Outdoor Writers Association of America
Northwest Outdoor Writers Association
This Week's View

by Deanna L. Birkholm

January 25th, 1998

Catch & Release Under Attack

Mike Croft cartoon
The State of Washington's Senate gets this years OOPS AWARD of 1999. I know it's awfully early in the year to give our this prestigious award, but I doubt that anything or anyone can top this one.

Our friend, Mike Croft, author, cartoonist, and fly fisherman extraordinary emailed a copy of the following to me. I read it twice, printed it out, read it again as my blood pressure shot upward. I cannot imagine a more wrong attitude than the one shown in the following. Before I taint your view of it, read it for yourself. The bold face is mine - it didn't come that way. And do keep in mind, it's not just Washington targeted here. Your state could be next!


State of Washington 56th Legislature 1999 Regular Session

By Senators Haugen, Swecker, Spanel and Fraser

Read first time . Referred to Committee on .

AN ACT Relating to CATCH AND RELEASE recreational fisheries;
adding a new section to chapter 77.12 RCW; and creating a new section.


NEW SECTION. Sec. 1. The legislature finds that the practice of establishing exclusive catch and release recreational fisheries on steelhead trout by the fish and wildlife commission requires that the commission commit significant resources to assure that these fisheries are not subject to ABUSE BY UNKNOWING OR UNCARING ANGLERS. In addition, the commission shall not authorize catch and release seasons or areas that may harm steelhead trout reproduction by authorizing fishing on spawning beds and for spawning fish.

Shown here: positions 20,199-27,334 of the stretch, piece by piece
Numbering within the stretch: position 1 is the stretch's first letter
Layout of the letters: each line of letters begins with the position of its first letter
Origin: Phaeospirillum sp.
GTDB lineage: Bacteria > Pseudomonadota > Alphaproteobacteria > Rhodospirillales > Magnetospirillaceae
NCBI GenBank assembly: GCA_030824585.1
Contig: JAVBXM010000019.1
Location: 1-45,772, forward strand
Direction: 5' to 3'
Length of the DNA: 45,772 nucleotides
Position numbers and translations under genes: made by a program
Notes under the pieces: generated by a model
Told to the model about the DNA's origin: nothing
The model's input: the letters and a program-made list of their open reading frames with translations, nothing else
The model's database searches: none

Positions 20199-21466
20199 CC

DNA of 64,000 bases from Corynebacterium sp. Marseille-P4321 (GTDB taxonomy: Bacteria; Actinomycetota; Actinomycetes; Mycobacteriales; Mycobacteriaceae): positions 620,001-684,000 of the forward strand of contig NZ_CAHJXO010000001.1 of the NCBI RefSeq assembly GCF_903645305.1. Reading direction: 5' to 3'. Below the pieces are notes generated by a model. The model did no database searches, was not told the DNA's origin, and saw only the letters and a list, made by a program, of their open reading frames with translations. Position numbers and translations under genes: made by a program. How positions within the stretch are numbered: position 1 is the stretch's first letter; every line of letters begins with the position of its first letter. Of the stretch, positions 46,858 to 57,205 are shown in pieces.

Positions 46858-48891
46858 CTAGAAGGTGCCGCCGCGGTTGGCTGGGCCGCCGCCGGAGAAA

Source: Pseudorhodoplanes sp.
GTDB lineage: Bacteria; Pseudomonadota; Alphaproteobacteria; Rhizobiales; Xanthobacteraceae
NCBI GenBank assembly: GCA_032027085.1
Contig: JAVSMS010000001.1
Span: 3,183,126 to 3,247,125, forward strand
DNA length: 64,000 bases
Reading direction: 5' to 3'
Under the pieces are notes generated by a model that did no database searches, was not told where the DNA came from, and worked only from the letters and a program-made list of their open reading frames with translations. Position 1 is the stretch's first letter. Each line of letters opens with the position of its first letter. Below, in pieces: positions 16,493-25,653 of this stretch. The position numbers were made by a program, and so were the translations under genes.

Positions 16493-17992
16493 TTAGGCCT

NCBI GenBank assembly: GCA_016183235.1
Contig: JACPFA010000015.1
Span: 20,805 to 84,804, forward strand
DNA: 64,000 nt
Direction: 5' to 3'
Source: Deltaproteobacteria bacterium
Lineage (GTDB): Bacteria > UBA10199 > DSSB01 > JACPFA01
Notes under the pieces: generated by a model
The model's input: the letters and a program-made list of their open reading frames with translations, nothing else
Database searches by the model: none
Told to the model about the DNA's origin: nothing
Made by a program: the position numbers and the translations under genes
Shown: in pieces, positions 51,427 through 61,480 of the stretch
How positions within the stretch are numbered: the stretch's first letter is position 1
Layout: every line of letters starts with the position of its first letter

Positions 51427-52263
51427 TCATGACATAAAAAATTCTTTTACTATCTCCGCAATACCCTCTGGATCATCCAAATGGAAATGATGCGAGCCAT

NEW SECTION. Sec. 2. A new section is added to chapter 77.12 RCW to read as follows
The commission shall not authorize catch and release fisheries for steelhead trout unless all of the following conditions are met

 (1) Sufficient enforcement capability is assigned to the fishery to assure angler compliance to the rules;

 (2) There must be an angler education and certification program administered by the department to establish an individual certification for each angler that participates in the fishery. The certification shall attest to the competency of the angler for proper methods of releasing steelhead unharmed, angler ethics, anadromous fish identification, and other educational needs for the development of responsible anglers;

 (3) A daily limit must be placed on the number of steelhead that can be caught and released;

 (4) A plan must be developed and implemented to limit the number of days a week that an individual angler may participate in steelhead catch and release fisheries throughout the state;

 (5) A proposal must be submitted to the legislature at the beginning of the 2000 legislative session for increasing the penalties for retaining steelhead in a catch and release recreational fishery;

 (6) A proposal must be submitted to the legislature at the beginning of the 2000 legislative session that allows for increased angler fees for participation in a steelhead catch and release fishery. The fees will compensate the commission for the additional costs necessary for the proper management of a catch and release steelhead trout fishery;